Despite some shortcomings amongst the soloists, thrilling choral singing and scrupulously detailed orchestral playing made for a memorable performance of this masterpiece.
Vladimir Jurowski’s wealth of operatic experience showed in every bar.
I must admit that I’ve been seriously underwhelmed by Jurowski’s appearances with the LPO this season.
The special chemistry that needs to exist between an orchestra and its Music Director has seemed lacking. Concerts that looked exhilarating on paper have failed to catch fire in performance, so I approached this performance of Verdi’s magisterial Requiem Mass with a certain amount of trepidation. My doubts were thankfully confounded as the playing and, above all, the choral singing were on such an exalted level that the work came across with an elemental force that took the breath away.
In the theatre Jurowski has always been able to discover the tinta of each Verdi opera he has conducted and that wealth of understanding provided the lynchpin for this knockout performance. The orchestra responded with rich, vivid and wonderfully detailed playing and it’s worth noting that their annual residency in the pit at Glyndebourne gives them an edge over other orchestras when an operatic approach is called for such as it is here.
Jurowski’s take on the work was at times broad, especially in the a capella choral fugue in the opening Requiem aeternum and the Sanctus, but that’s not to say the performance dragged quite the opposite as it had a forward propulsion that still allowed the music to breathe where necessary. There was due lyricism in the Recordare whilst the Dies Irae had a visceral thrill that made the hairs on the back of my neck stand on end. My only quibble was that the additional trumpets were placed offstage, and would have had far more impact if placed in the auditorium.
Alongside the orchestral playing, the other main ingredient in making this performance so memorable was the outstanding contribution of the combined choral forces of the Philharmonia Chorus and London Philharmonic Choir. Not only did they sing with pinpoint accuracy, but their phrasing was uniformly excellent and they were as mesmerising in the hushed opening of the Requiem as they were in the fire and brimstone Dies Irae. Quite rightly they received the largest ovation of the evening.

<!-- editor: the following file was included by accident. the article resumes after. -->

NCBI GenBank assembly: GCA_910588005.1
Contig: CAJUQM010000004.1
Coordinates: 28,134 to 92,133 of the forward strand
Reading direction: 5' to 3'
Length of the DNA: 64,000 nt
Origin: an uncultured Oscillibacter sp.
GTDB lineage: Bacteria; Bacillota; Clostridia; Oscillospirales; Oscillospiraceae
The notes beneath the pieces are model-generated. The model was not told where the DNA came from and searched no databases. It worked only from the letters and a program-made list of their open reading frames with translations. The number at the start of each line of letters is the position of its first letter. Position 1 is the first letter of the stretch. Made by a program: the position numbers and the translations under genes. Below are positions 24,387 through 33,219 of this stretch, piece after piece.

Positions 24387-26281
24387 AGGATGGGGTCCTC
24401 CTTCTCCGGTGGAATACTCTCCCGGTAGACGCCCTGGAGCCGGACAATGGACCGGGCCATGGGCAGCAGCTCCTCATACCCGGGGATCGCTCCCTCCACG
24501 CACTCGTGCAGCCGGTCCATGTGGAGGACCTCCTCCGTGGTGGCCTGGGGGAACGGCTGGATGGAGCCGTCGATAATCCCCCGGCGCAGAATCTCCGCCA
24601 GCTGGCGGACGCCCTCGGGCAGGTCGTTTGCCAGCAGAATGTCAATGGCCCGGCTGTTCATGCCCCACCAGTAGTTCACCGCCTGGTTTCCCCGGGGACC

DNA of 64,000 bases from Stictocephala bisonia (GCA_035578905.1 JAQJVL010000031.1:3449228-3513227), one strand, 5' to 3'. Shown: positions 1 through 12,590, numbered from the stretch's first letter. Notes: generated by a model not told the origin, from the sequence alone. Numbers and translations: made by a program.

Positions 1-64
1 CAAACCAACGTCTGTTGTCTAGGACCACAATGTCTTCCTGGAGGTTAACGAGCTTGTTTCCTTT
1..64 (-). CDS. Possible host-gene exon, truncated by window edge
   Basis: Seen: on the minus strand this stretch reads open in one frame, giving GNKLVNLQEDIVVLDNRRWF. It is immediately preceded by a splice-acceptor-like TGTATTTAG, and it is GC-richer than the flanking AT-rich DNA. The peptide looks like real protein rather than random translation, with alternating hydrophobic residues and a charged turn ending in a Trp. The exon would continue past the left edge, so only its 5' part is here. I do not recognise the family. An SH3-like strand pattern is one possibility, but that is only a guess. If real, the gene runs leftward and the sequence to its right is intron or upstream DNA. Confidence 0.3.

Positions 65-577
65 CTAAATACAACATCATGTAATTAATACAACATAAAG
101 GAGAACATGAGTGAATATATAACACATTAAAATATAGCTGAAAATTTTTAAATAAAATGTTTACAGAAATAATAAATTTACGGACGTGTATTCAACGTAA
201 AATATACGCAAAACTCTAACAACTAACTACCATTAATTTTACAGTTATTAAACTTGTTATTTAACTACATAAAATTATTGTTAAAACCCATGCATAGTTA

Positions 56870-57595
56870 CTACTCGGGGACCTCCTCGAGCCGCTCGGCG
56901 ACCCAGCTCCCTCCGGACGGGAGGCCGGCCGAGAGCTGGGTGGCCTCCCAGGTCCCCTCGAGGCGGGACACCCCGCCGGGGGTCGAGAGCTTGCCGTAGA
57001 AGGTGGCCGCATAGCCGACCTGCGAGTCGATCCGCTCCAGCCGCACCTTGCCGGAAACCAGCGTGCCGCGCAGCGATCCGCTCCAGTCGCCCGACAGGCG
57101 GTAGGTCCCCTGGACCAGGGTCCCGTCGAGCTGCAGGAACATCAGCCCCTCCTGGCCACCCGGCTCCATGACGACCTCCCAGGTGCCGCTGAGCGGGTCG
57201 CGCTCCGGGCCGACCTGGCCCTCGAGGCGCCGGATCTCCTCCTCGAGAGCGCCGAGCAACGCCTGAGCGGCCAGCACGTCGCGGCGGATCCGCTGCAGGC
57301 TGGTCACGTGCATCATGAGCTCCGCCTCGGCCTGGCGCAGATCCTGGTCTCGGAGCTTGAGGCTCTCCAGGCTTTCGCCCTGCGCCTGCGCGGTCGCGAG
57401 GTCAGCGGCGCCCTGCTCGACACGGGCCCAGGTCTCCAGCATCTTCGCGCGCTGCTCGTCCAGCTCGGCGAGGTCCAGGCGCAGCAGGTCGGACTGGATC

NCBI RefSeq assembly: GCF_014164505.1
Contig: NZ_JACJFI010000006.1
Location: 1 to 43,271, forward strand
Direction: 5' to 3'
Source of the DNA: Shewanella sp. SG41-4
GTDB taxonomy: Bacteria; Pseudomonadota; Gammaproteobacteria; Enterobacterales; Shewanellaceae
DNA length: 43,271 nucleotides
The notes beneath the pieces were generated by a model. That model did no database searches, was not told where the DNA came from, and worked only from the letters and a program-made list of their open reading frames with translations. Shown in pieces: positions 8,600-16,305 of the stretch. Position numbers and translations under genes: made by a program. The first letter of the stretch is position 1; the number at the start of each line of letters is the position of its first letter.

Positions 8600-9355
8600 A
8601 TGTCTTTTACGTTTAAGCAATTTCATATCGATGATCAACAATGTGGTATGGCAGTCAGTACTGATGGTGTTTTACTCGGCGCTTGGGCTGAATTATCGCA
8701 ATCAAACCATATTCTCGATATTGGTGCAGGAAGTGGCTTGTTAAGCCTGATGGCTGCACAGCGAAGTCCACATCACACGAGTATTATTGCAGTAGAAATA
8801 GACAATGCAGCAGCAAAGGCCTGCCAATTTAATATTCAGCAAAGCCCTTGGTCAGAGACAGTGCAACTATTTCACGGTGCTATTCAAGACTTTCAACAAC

All but one of the four soloists were Italian, so in many ways it’s ironic that the most idiomatic singing came from the Hungarian mezzo Ildiko Komlosi. She deployed her wonderfully rich voice intelligently throughout, no more so than in an impassioned Liber scriptus. She’s made the role of Amneris her calling-card and on the basis of this performance I can see why. Massimo Giordano’s tenor was better in the more declamatory parts of the work he bleated his way through the Recordare slightly under the note, which marred an otherwise ‘correct’ reading of the part.
Ferruccio Furlanetto was a baleful bass presence. The biggest disappointment of the evening was soprano Barbara Frittoli. She tried to float plenty of pianissimo high notes but not all of them paid off and her disengaged platform manner (arms folded throughout) was strange to say the least. Nor did she have the power to cut through the Libera Me. Maybe she was having an off night. Fortunately these shortcomings did not distract from the overall power of the performance and for that we have Jurowski, his orchestra and choir to thank.